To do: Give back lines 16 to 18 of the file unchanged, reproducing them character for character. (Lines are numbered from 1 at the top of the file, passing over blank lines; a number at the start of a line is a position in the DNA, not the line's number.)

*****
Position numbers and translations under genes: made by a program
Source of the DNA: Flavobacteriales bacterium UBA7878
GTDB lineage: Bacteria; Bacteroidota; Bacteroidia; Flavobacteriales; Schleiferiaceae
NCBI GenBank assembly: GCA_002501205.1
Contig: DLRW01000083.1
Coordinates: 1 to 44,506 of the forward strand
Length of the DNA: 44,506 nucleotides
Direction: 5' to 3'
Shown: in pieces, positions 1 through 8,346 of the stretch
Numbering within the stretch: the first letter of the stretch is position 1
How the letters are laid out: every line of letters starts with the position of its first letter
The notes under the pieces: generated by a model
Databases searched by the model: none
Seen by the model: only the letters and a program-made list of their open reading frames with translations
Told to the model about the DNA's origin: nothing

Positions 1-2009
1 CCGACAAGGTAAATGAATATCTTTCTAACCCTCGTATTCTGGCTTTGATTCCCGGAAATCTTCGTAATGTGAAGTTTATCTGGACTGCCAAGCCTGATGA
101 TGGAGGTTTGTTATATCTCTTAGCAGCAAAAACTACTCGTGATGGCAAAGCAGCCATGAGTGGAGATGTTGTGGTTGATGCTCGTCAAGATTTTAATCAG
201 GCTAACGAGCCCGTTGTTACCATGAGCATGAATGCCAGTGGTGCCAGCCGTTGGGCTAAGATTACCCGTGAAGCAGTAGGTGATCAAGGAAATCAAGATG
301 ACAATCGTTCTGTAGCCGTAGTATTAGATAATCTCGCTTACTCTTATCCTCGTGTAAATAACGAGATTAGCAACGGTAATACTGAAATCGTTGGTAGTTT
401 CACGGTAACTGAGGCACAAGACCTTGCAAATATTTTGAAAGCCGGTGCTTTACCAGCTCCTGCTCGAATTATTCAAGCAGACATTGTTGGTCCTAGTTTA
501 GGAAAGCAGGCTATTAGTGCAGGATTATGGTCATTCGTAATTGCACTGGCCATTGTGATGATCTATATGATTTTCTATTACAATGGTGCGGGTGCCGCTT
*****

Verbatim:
Positions 1-2009
1 CCGACAAGGTAAATGAATATCTTTCTAACCCTCGTATTCTGGCTTTGATTCCCGGAAATCTTCGTAATGTGAAGTTTATCTGGACTGCCAAGCCTGATGA
101 TGGAGGTTTGTTATATCTCTTAGCAGCAAAAACTACTCGTGATGGCAAAGCAGCCATGAGTGGAGATGTTGTGGTTGATGCTCGTCAAGATTTTAATCAG